C-class

Mercedes-Benz C-class W202/S202

W202 Sedan

Mercedes-Benz W202 is a compact executive car which was produced by the German automaker Mercedes-Benz in 1993–2000, under the C-Class model names. In May 1993, the first generation Mercedes-Benz C-Class was introduced as a replacement for the 190. The C-Class sedan was the company’s entry-level model up until 1997, when Mercedes-Benz launched the smaller A-Class. Styling themes were carried over from the previous W201 series, but the new series had a smoother and rounder design than the previous generation of the compact Mercedes-Benz.

S202 Wagon / T-model / Estate

Development started on a new second generation 190 in October 1986, with design work commencing in 1987 under Bruno Sacco. By 1988, the first full-scale models were constructed. By December 1988, it had been narrowed to two finalists. The final design by Olivier Boulay was chosen in 1989 as the winning proposal and the production design was frozen in January 1990, being later patented on 19 December 1990. Rough prototypes went into testing in 1989, with first production design prototypes commencing testing in 1990.

1,847,382 W202 models were produced. / Wikipedia

Originally Mercedes-Benz models were badged with numbers followed by letters, such as 190 E. With the W202, Mercedes-Benz chose to make all models use letters before the number, for example, C 180 or C 220. The W202 C-Class was the first Mercedes-Benz model to use the new, modern naming scheme. This naming scheme was applied to all models in 1993, excluding Vito, Viano and Sprinter (released in 1995).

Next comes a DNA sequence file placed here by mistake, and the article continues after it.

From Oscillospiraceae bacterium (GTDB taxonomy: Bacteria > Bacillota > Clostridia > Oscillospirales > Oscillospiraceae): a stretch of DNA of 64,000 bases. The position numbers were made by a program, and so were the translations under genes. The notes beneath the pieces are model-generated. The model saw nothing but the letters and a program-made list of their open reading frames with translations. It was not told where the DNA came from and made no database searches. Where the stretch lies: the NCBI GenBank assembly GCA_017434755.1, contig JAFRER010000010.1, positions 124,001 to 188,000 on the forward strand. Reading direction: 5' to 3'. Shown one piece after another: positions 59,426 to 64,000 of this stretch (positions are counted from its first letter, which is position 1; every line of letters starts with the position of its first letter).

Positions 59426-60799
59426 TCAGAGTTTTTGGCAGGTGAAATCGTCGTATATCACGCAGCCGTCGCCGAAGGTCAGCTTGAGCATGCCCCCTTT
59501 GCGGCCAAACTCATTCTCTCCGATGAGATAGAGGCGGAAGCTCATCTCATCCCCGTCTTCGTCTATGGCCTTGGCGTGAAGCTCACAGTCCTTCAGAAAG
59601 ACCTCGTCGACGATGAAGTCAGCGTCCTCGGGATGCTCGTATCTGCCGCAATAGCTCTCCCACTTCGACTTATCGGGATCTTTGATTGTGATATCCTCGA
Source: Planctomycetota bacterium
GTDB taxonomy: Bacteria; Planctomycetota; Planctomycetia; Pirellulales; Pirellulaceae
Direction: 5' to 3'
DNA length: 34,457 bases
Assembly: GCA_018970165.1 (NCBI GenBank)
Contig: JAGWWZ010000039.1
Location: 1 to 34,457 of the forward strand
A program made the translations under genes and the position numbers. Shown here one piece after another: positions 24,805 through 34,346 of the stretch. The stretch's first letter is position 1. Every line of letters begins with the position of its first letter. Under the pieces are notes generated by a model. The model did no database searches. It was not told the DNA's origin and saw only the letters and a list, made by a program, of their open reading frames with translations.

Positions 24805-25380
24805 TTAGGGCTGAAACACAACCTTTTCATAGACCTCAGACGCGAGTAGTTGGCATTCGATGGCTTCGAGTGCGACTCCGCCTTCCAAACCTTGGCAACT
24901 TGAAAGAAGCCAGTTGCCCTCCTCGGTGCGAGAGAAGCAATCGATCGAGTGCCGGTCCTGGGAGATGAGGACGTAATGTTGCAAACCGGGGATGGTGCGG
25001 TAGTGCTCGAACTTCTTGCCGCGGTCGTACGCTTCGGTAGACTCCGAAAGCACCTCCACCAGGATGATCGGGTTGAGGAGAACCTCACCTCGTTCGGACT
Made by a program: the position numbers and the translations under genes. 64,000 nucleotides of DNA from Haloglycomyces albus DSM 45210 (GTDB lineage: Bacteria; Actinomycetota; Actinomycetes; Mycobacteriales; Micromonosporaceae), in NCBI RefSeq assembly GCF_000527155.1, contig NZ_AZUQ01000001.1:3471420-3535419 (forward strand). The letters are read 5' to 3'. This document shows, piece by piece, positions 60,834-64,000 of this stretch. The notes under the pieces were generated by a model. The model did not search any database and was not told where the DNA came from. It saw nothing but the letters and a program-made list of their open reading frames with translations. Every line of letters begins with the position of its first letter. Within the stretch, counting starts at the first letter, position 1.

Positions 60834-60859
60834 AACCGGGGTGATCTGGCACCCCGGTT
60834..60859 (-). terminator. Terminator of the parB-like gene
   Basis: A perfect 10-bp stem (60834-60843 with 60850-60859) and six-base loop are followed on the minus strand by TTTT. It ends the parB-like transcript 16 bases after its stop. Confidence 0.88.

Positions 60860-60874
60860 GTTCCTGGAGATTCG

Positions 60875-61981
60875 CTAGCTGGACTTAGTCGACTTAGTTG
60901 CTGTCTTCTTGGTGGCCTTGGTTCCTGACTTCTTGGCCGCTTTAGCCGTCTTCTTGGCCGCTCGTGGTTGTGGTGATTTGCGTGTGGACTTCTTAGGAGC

W202 Facelift, C220 CDI

On 2 May 1996, German design patents were filed for updates made to the W202 C-Class. Later on in June 1997, the C-Class was given a small midlife freshening, with new darker rear tail light lenses, new wheel rims as well as subtle interior trim changes, including on the door mouldings. The exterior radio antenna was no longer fender mounted and was integrated into the rear glass. The front and rear bumpers were also reshaped, colour-coded side skirts were also fitted. The revised C 200 and C 230 models were fitted with a supercharger and denoted on the trunk lid as a “Kompressor”.

In the last four years of production, the W202 received a few changes in the choices of engine. In 1998, a less powerful version of the 2.2 L turbodiesel was added, called C 200 CDI, which replaced the C 220 Diesel. In 2000, the C 200 Kompressor’s output was cut to 163 PS (120 kW; 161 hp), the C 240 displacement was enlarged from 2.4 L to 2.6 L, but output remained at 170 PS (130 kW; 170 hp) and the C 180 got a 2.0 L engine.

The original W202 “Baby Benz” came standard in Germany with a five-speed manual and four-speed automatic transmissions optional. In the United States, automatic transmission was standard, with manual available as a delete option (with few choosing to do so). The four-speed automatic was the 722.4 version of the 4G-Tronic. In 1996, this old transmission—released in 1981—was replaced by a five-speed automatic, the 722.6 or 5G-Tronic, which received a manual shift mode in 1999 (722.6). In 2000, with the T-Model only remaining on sale, the RWD C 240 was available with the optional six-speed G56 manual from the W203.

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